Vaccination requirements are already a part of the immigrant medical examination. If a vaccine is created for a disease, immigration bans should end and can transition to vaccination requirements. This can help protect public health and not prolong unnecessary restrictions. An immigrant should not be denied, however, due to their country’s lack of access to vaccination. Those requirements can be waived, and America should also offer vaccination to those people once they have arrived. Vaccinations should also not be burdensome and may not need to be required for less transmissible diseases like HPV that are not spread through casual contact. While that does not mean a vaccination isn’t beneficial, this requirement may be less ethical as it may not be in line with the goal of preventing highly communicable disease.
Table 5: Public Health Informed Immigration Policy Framework: Severity and Treatment54,55
Description and examples
Severity and Treatment
Cure, Treatment, and Medication
Cures, treatments, and medicines are a milestone in disease and public health response. If this stage of medical progress is reached and people who are sick have a means of being cured or recovering from the infection, severity of the crisis may be markedly down, and travel restrictions should be rescinded. Treatment should also be offered to immigrants who are diagnosed with the illness so they can be cleared for immigration instead of being denied. Currently, Gonorrhea, Leprosy, and Syphilis are all communicable disease that can make an immigrant ineligible, yet treatments have been created for all three since the time they were added onto the list. These are examples of times when immigrants should be connected to treatment and these ineligibilities should be removed from the list. For certain illnesses, preventative medication may be created, like PrEP and PEP for HIV. When these medications are created, restrictions should also be relaxed.
Hospital and Medical Capacity
COVID-19 has showcased hospital and medical capacity issues. Whether in the form of hospital staffing, bed availability, or medical equipment access, these can all play a role in America’s response to care and impact how severe a public health crisis is. If we have the capacity to care for immigrants who may become sick, then travel restrictions due to public health reasons may not be justified. Only when we are over capacity should it be ethical to use medical justifications for barring immigrants.
Supply and Supply Chain Capacity
Supply concerns are a broad category dealing with supplies/equipment and the means of getting those supplies for public health response. This can include masks, condoms, and even non-health related supplies. If trade is slowed, materials for production are low, or governmental stockpiles are used up, our response can be hindered and crisis severity may rise. Like hospital and medical capacity, these supply concerns may end up impacting immigration restrictions. Instead of barring immigrants during times of need, however, policies may be in place to pause visa reviews and can be reopened once capacity issues are addressed. This is important as capacity issues should not be the reason for an immigrant’s denial but rather it is more ethical to delay a review if it means the immigrant will have a honest review of their application.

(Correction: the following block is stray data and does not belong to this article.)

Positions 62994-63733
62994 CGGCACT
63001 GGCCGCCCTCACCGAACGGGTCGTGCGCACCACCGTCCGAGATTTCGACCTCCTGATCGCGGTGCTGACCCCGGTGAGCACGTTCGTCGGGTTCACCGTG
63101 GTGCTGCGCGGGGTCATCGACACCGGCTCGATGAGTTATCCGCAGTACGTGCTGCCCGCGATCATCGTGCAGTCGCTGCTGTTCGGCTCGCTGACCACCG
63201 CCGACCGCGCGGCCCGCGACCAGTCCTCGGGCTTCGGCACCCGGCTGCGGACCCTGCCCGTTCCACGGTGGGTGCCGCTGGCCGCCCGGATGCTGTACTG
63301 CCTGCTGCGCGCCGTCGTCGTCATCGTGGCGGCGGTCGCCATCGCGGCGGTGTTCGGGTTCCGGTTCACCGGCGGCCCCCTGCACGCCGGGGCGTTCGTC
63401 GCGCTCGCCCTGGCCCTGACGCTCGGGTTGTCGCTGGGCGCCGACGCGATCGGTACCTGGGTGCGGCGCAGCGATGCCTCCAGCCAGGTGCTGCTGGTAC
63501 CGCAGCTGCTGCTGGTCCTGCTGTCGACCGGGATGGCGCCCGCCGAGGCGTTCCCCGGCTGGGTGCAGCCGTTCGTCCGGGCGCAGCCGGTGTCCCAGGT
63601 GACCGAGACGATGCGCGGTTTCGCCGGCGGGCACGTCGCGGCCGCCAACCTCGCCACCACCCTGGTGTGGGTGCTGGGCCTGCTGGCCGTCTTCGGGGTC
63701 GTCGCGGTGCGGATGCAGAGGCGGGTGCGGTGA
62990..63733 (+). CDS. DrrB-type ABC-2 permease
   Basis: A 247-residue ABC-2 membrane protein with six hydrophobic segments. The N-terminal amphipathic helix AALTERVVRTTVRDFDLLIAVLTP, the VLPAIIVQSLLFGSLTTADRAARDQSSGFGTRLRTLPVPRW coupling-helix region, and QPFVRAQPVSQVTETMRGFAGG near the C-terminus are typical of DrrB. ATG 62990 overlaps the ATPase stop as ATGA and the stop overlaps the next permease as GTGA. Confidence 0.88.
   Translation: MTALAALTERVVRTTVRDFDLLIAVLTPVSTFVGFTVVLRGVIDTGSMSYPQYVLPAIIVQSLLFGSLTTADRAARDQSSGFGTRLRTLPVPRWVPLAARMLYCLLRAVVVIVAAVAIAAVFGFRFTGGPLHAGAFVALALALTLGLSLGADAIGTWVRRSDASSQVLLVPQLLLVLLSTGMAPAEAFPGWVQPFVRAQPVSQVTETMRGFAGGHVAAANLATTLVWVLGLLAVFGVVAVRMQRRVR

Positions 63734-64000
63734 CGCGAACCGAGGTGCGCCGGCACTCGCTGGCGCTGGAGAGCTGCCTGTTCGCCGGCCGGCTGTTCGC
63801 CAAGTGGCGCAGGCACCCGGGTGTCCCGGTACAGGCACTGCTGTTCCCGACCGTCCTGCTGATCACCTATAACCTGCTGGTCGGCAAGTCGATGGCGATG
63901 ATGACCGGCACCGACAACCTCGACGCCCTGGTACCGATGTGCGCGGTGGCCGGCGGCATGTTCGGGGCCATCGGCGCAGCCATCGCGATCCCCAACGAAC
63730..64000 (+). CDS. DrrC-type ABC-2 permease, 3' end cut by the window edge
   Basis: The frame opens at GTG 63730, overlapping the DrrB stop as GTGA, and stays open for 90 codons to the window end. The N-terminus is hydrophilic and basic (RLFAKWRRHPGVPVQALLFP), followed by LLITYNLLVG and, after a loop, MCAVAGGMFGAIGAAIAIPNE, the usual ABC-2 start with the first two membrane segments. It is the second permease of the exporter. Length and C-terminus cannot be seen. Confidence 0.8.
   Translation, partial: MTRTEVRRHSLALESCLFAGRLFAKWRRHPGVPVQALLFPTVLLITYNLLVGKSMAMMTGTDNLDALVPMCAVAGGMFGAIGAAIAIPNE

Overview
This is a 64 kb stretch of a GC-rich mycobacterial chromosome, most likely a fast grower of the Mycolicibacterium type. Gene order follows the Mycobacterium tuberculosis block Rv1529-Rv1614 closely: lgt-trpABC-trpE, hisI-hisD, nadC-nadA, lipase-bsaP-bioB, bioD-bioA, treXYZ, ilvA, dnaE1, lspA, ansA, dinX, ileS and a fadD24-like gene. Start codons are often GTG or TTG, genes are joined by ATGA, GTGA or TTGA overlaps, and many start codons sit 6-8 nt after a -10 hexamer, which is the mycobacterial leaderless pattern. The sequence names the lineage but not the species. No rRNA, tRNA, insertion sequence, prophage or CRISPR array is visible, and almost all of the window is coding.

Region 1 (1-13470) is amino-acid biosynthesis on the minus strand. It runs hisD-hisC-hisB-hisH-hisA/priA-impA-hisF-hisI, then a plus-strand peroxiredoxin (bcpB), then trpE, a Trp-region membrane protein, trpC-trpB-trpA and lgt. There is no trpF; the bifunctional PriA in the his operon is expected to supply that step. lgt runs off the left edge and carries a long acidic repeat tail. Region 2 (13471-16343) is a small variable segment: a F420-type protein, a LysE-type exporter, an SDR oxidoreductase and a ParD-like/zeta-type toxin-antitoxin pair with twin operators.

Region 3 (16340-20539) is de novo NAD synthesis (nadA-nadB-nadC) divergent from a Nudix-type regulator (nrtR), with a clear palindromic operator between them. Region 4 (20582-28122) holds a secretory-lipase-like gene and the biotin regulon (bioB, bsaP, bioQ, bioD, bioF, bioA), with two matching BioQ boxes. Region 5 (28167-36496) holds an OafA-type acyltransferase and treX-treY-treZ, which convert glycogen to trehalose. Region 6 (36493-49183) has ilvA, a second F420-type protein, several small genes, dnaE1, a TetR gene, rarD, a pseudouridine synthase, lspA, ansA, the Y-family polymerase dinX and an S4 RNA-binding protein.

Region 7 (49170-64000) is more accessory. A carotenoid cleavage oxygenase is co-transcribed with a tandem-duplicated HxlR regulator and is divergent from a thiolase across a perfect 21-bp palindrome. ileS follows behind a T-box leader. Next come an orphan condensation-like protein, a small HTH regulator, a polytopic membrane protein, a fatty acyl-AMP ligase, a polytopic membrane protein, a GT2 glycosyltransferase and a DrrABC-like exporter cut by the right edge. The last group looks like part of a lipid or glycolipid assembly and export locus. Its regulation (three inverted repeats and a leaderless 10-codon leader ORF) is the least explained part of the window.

Health considerations laid out in the framework are helpful, but they also do not exist in a vacuum. It is a good guide but there are grey areas and other considerations. These following systemic and environmental considerations acknowledge other factors that impact immigration policies, though they should not be the only thing driving policy. Conditions of another country are an aspect of global health America cannot control. This includes the prevalence of a disease in a country, or the policies the country’s leaders implement. These considerations often impact immigration policies as restrictions are targeted at areas that are most at risk, for example Wuhan with COVID-19 or West Africa with Ebola. When possible, immigrants should not be categorically barred just due to their country of origin. If there are tests, for example, then tests should be administered to people from those affected countries to confirm individuals’ health status instead of a blanket ban for all people from that country. Additionally, the country selection should not be politically motivated as it has been with COVID-19, where Southern boarder migrants are getting one set of policies with Title 42 when other countries are not subject to the same policies, notable during a time with high anti-Latinx sentiment and racism.